7 Y Tunnel0 point2point 0 {}
8 Y Tunnel1 point2point 0 {}
9 Y Tunnel0 point2point 0 {}
10 Y Tunnel1 point2point 0 {}
11 Y Tunnel0 point2point 0 {}
12 Y Tunnel1 point2point 0 {}
13 Y Tunnel1 point2point 0 {}
14 Y Tunnel1 point2point 0 {}
15 Y Tunnel1 point2point 0 {}
16 Y Tunnel1 point2point 0 {}
Note: this article is part of You've asked for it series.

8 comments:

  1. This sounds like a great feature.
    Sorry for a newbie question but does ip cef take into account the bandwidth setting on an interface so that dissimilar speed interfaces can be proportionally load balanced? I'm thinking about load sharing between an adsl and a cable modem. my application makes many connections to the same destination address so it would be nice to efficiently load share based on a source port. Will OER work better in this case?

    ReplyDelete
  2. CEF (or any other load-sharing mechanism) does not consider interface bandwidth (the only exception being MPLS TE tunnels). To perform non-equal load split you need a different approach, for example, creative use of static routes.

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  3. Hi! Sorry for a very basic and stupid question... For the tunnel you set up, the next hop for the destinations are all 0.0.0.0. In my testing scenarios the destination address of the tunnel are shown. Do you have any idea why it is 0.0.0.0? Maybe I got something wrong in my TE setup... Thanks a lot!!!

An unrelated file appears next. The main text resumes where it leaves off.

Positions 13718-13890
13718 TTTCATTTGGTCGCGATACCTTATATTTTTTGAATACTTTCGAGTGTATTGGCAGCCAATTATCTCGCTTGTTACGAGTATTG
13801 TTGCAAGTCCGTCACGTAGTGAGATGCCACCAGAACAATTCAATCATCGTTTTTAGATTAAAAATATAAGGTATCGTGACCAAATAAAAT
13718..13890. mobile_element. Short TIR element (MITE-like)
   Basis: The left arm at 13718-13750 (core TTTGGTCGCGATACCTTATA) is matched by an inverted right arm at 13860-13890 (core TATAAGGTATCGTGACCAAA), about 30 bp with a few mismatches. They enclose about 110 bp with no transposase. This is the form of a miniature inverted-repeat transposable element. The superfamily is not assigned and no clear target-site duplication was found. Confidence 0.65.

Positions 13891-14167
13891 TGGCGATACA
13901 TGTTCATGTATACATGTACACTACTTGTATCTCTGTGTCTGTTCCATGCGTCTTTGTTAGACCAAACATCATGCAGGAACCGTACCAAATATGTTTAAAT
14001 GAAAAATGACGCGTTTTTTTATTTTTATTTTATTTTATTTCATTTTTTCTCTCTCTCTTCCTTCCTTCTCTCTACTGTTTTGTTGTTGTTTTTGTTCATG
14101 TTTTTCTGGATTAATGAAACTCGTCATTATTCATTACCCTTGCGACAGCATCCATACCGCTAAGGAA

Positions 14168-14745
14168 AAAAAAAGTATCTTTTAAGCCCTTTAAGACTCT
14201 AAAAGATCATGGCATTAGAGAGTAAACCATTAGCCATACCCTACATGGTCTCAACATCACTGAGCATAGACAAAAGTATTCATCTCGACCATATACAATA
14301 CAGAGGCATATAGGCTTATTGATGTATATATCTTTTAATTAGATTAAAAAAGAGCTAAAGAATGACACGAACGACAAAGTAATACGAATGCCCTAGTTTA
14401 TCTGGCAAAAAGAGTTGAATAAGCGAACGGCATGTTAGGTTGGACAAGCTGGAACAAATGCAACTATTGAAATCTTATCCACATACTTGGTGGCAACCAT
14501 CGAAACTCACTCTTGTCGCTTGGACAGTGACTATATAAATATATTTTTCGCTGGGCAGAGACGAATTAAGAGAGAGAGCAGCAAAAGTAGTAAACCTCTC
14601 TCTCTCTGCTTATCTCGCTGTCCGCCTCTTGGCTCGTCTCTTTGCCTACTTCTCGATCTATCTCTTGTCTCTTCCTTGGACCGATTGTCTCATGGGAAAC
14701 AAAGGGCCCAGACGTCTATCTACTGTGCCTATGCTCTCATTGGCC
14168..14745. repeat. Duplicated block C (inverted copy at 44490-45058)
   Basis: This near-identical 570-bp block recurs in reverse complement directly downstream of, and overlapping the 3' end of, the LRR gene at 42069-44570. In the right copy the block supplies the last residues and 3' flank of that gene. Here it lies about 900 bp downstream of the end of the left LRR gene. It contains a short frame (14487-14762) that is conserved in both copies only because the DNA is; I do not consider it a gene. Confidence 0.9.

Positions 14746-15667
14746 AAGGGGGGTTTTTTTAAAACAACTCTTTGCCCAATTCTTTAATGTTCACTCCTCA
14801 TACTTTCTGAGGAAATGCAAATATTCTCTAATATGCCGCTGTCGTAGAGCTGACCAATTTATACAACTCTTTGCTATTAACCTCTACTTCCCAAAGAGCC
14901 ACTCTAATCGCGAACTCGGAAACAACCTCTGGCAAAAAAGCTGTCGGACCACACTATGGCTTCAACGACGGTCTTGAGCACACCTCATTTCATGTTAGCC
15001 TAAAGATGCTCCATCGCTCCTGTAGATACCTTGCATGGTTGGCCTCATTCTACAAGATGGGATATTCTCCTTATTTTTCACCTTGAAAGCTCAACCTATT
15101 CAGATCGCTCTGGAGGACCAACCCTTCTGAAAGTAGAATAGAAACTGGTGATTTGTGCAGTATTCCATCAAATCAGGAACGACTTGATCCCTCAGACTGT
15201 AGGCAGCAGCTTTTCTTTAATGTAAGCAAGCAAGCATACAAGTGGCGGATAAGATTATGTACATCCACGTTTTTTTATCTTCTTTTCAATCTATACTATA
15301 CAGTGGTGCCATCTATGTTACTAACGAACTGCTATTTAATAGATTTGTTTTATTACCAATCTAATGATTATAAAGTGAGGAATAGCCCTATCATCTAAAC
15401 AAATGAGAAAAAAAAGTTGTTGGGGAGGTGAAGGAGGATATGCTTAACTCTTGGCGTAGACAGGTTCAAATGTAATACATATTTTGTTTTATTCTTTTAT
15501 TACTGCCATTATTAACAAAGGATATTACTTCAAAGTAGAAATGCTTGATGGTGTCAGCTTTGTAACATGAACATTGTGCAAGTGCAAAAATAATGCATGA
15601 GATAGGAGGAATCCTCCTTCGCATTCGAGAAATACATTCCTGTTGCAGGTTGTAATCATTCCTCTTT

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  4. I don't have the original lab setup handy any more, so I would have to recreate it from scratch. Just guessing: I was using unnumbered interfaces. Did you assign IP addresses to the tunnel interfaces? In any case, the tunnel interfaces are point-to-point, so the next hop is effectively ignored (it's important only on multi-access LAN/WAN interfaces).

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  5. Thanks a lot for your information. I am using unnumbered tunnel ifc as well. It seems that this does not affect the routing (for the reason you mentioned) but I was just a little bit concerned.. :-)

    ReplyDelete
  6. if i change bandwidth on tunnel
    i have change RSVP reservation
    but i have no changel IGP/CEF load-share count
    any ideas ? ;)

    cost changed only after "clear ip route XXXXXX"

    ReplyDelete
  7. Obviously IP routing entries and CEF entries only change when the IP routing table changes ... which is not triggered by tunnel RSVP reservation, just by actual change in topology. No idea what else you could do.

    ReplyDelete
  8. hi friends,

    ip cef accounting load-balance-hash hidden command will enable the counters of packets forwarded in to links (fifth column).

    any one know how to clear it ? :P

    ReplyDelete

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Ivan Pepelnjak, CCIE#1354, is the chief technology advisor for NIL Data Communications. He has been designing and implementing large-scale data communications networks as well as teaching and writing books about advanced technologies since 1990. See his full profile, contact him or follow @ioshints on Twitter.